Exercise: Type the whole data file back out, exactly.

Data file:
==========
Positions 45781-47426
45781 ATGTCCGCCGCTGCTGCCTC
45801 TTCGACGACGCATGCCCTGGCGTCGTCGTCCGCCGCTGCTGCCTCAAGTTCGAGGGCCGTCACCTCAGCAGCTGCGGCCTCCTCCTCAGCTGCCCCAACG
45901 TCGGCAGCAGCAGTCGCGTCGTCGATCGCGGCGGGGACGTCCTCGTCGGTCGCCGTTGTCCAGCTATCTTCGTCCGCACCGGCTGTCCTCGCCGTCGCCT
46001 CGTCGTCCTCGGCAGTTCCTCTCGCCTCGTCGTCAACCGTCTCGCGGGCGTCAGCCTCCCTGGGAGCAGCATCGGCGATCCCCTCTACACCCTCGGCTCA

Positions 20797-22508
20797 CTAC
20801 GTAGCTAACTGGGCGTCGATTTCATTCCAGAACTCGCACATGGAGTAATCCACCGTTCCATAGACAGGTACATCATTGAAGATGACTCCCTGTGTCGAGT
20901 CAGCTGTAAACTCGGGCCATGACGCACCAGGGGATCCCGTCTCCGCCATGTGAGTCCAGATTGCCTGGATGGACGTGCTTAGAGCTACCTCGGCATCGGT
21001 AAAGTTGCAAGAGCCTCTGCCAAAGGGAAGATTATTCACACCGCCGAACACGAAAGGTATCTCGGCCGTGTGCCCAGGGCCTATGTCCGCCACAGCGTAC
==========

Positions 45781-47426
45781 ATGTCCGCCGCTGCTGCCTC
45801 TTCGACGACGCATGCCCTGGCGTCGTCGTCCGCCGCTGCTGCCTCAAGTTCGAGGGCCGTCACCTCAGCAGCTGCGGCCTCCTCCTCAGCTGCCCCAACG
45901 TCGGCAGCAGCAGTCGCGTCGTCGATCGCGGCGGGGACGTCCTCGTCGGTCGCCGTTGTCCAGCTATCTTCGTCCGCACCGGCTGTCCTCGCCGTCGCCT
46001 CGTCGTCCTCGGCAGTTCCTCTCGCCTCGTCGTCAACCGTCTCGCGGGCGTCAGCCTCCCTGGGAGCAGCATCGGCGATCCCCTCTACACCCTCGGCTCA

Positions 20797-22508
20797 CTAC
20801 GTAGCTAACTGGGCGTCGATTTCATTCCAGAACTCGCACATGGAGTAATCCACCGTTCCATAGACAGGTACATCATTGAAGATGACTCCCTGTGTCGAGT
20901 CAGCTGTAAACTCGGGCCATGACGCACCAGGGGATCCCGTCTCCGCCATGTGAGTCCAGATTGCCTGGATGGACGTGCTTAGAGCTACCTCGGCATCGGT
21001 AAAGTTGCAAGAGCCTCTGCCAAAGGGAAGATTATTCACACCGCCGAACACGAAAGGTATCTCGGCCGTGTGCCCAGGGCCTATGTCCGCCACAGCGTAC